political poetry

In my Monday night class, we had a really interesting discussion about political poetry–what it is, why it’s dangerous, just how much Americans can “complain” about politics when there are countries where there’s so much more oppression going on, how to write it without alienating readers or preaching, and what we ultimately want from poetry. So it got me thinking about some examples of political poems that, I believe, “work”–and one of those is Tony Hoagland’s poem “America” (http://www.poetryfoundation.org/archive/poem.html?id=171302). And why does it work? Well, one reason is that he implicates himself. He’s not pointing the finger at “those bad people”; he recognizes that even he is part of the system he criticizes.

Another important link to check out is the site for Split This Rock (http://www.splitthisrock.org/who.html), a poetry organization dedicated to “political poetry,” or as they call it, “the poetry of witness and provocation.”

Please feel free to add comments, including links to or mentions of other “political” poets and poems.

August 25, 2010. Uncategorized.

One Response to “political poetry”

  1.   isukrung Says:

    Hey, this is Katie Riegel’s husband. And I wanted to add an observation. The political poem has changed with the political and generational shifts of the country. If you look at The Beats, if you look at the Black Arts Movements, the poets voice was meant to shake the foundation of the American political establishment. The speaker of those poems acted solely as a voice, a rallying point, a way to motivate the public into action or at times anarchy. But also look at the tone of those poems in relationship to the period of time they were written. It was an age of violence and civil unrest. This is not to say we are beyond violence and civil unrest. But I think, the political prominence of the poet has also declined over the decades. Where does the poet locate herself in the political landscape? How much power does the poet have? Who will listen?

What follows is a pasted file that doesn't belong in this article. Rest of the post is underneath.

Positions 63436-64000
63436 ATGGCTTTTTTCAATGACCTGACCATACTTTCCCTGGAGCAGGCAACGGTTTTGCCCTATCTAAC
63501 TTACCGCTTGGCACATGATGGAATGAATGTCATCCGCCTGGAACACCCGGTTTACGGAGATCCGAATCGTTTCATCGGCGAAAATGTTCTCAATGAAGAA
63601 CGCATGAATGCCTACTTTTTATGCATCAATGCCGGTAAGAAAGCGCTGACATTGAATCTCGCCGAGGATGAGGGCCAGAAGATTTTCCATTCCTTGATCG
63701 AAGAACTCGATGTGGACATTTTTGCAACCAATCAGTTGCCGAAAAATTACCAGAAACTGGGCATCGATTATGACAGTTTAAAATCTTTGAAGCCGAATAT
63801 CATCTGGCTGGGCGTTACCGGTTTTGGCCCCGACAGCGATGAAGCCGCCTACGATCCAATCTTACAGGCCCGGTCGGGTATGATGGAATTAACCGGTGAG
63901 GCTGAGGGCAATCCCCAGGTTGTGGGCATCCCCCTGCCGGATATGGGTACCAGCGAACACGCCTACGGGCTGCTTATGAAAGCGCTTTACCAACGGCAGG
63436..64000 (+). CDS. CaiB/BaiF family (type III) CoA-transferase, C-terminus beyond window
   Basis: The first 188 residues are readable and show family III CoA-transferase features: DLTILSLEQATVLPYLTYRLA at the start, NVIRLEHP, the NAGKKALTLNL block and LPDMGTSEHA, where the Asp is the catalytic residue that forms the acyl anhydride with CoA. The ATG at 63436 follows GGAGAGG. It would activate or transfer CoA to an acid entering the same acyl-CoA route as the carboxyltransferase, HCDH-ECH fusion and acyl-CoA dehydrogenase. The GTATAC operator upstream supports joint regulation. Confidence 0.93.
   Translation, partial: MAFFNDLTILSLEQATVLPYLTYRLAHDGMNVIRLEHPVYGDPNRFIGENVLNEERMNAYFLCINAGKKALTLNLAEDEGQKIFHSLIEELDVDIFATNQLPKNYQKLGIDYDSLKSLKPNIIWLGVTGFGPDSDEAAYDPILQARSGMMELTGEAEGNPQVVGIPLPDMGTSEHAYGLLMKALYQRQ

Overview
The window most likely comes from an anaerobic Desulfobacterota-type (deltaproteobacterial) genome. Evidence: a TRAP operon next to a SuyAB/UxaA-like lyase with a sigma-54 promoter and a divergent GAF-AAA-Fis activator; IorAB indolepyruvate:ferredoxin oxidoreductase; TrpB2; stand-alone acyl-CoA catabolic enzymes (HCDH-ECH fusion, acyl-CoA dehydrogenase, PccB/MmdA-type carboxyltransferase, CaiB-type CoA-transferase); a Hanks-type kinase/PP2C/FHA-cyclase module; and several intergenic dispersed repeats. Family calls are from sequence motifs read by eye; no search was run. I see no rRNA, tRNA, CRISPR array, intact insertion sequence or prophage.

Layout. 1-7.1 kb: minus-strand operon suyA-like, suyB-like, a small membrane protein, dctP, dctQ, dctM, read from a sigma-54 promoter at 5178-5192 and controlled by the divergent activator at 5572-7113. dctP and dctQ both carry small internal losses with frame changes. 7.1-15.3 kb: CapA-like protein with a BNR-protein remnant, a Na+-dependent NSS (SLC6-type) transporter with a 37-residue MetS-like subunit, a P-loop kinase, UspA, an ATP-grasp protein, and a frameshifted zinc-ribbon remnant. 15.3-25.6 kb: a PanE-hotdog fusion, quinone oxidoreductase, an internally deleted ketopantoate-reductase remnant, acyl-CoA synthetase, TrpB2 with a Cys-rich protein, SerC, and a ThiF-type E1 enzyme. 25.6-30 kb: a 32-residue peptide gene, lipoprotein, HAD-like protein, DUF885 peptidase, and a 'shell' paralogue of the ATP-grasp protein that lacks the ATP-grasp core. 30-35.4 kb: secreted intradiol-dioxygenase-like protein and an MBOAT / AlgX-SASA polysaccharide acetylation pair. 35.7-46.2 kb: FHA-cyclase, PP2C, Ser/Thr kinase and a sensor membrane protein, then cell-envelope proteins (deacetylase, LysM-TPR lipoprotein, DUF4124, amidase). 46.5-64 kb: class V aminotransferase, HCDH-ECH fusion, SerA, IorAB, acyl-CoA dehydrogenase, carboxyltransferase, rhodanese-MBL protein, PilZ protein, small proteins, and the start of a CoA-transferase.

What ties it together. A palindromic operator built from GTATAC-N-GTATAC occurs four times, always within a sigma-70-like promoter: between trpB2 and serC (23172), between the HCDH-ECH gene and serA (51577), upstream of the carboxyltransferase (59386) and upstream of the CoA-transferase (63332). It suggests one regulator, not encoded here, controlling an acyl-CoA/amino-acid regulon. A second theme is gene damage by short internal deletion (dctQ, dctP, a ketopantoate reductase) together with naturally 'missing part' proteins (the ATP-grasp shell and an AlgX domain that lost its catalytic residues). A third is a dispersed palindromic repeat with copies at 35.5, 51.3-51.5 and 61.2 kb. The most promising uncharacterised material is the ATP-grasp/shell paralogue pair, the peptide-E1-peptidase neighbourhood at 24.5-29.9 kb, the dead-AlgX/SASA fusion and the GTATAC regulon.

The tack taken by contemporary poets now, like Tony Hoagland, like Terrance Hayes, like Sarah Browning is not only of one of observer. There has been a large shift in adopting the personal pronoun “I” in poetry, and that shift recognizes that he/she is part of this society, instead detached from it or above it. The “I” in the political poem is an indictment of the self. In Hoagland’s poem it is not some random man he dreams of that bleeds money, it is the speaker’s father. It is not some random student in a random classroom, it is the speaker’s student in his classroom. The poem has been made personal, has been made narrative. Because of that it becomes more effective.

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